J Pouch and Vitamin B12 Deficiency

It is very common for patients with ileo-anal pouch (J Pouch) to suffer with B12 deficiency but this may not be picked up by routine blood tests

Vitamin B12 is absorbed in the end ileum, which in the case of J pouch patients has been removed. It is therefore very common for J pouch patients to suffer from Vitamin B12 deficiency. 

Unfortunately, routine blood tests to show B12 deficiency can be unreliable as described in the NHS paper on the subject:  Click on the link below.

NHS Diagnosis: Vitamin B12 or folate deficiency anaemia

In particular, this paper explains that

  • A particular drawback of testing vitamin B12 levels is that the current widely used blood test only measures the total amount of vitamin B12 in the blood
  • This means it measures forms of vitamin B12 that are “active” and can be used by the body, as well as the bound or “inactive” forms, which cannot be used by the body
  • If a significant amount of the vitamin B12 in the patient’s blood is inactive, a blood test may show normal B12 levels, even though the patient  cannot use much of it and might have Vitamin  B12 deficiency
  • This is why it’s important for symptoms to be taken into account when a diagnosis is made.
Signs and symptoms of Vitamin B12 deficiency

See also Vitamin B12 deficiency following restorative proctocolectomy

In summary, it is recommended that if a patient with a J Pouch presents with relevant symptoms, they might well benefit from B12 supplements (usually in the form of B12 injections), even if blood test results show the B12 level is within the normal range.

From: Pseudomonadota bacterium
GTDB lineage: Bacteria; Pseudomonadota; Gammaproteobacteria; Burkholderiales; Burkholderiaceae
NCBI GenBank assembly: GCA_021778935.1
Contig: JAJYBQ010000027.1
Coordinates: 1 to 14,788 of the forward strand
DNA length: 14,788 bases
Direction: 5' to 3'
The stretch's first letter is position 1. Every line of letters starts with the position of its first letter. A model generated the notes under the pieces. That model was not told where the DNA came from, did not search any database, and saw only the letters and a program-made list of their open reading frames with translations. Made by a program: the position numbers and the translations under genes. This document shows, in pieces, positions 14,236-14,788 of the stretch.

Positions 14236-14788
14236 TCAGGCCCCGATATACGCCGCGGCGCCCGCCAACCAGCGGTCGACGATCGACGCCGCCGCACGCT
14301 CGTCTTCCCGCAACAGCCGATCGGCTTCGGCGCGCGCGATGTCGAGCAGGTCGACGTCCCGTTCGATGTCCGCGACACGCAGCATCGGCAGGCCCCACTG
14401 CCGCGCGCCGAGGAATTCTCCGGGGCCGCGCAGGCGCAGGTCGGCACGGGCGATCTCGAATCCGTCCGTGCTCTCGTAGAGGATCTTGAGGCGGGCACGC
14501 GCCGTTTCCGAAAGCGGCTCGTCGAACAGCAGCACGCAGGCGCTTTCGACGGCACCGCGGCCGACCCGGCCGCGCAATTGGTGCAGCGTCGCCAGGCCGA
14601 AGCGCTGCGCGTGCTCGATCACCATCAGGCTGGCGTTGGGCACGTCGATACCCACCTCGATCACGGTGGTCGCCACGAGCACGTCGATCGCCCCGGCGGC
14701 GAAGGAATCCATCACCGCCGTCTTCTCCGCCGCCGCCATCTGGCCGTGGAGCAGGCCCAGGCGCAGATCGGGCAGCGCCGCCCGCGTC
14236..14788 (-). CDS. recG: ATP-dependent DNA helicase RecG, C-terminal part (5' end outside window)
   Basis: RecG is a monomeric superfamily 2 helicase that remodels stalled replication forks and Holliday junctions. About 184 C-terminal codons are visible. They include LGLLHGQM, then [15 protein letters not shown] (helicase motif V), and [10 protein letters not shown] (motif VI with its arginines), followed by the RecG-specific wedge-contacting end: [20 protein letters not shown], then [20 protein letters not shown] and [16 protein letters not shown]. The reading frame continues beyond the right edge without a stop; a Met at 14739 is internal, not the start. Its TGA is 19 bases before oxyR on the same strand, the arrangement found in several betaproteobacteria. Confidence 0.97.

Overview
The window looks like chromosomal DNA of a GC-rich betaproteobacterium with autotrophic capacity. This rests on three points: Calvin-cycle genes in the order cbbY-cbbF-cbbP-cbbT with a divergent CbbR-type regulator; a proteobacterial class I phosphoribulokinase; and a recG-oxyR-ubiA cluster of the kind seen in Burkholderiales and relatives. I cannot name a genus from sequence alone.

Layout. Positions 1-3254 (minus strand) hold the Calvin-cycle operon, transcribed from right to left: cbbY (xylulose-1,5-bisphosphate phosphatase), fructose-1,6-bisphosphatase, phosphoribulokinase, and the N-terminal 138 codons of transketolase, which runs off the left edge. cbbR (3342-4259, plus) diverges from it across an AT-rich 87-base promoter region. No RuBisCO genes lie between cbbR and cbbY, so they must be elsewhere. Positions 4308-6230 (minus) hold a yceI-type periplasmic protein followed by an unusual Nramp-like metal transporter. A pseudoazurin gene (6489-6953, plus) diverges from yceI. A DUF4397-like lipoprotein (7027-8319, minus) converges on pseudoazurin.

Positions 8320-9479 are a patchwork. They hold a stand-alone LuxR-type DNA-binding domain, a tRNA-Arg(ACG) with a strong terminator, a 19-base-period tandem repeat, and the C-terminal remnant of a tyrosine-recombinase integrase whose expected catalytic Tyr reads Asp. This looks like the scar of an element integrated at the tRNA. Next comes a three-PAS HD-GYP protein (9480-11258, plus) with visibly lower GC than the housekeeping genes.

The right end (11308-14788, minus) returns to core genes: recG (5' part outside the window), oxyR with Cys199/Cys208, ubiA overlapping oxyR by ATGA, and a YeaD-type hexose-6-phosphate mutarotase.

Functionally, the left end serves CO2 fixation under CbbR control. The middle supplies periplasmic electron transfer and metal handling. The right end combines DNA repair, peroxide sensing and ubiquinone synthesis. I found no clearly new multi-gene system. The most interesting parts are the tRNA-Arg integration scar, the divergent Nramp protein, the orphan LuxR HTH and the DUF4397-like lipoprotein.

Pouch B12 deficiency for GPs
Pouch B12 deficiency for GPs

B12 deficiency is common amongst patients with ileo-anal pouch. However, the routine blood test to check for B12 deficiency is unreliable. This document, produced by the Pouch Nurses at St. Mark’s Hospital London, explains why the blood test may be unreliable and can be shown to a GP if you feel you have the relevant symptoms.

Medic Alert Card

We have also updated the Medic Alert information on our website to provide a full explanation of this B12 deficiency phenomenon. The medic alert page contains a comprehensive description of what ileo-anal pouch surgery involves and the issues and challenges faced by people living with an ileo-anal pouch. The reality is that ileo-anal pouch surgery is performed relatively rarely, and its possible that you may be the only pouch patient registered with your GP practice. It is understandable that you may know more about the procedure than your GP, and therefore you may both benefit if you share this information with him/her!

If you are a Red Lion Group member, you should have a “Can’t wait / Medic alert card“, which has a QR code which links to the medic alert information.

The Medic Alert online information and a downloadable copy can be found at or by scanning the QR code on the card.

The Medic Alert information has been created by the Red Lion Group, with support from the Pouch nurses and Consultants at St. Mark’s Hospital the UK National Bowel hospital and pioneers in the field of the ileo-anal-pouch.

For further information about the Red Lion Group “Can’t Wait / Medic Alert” card click here.

Gary Bronziet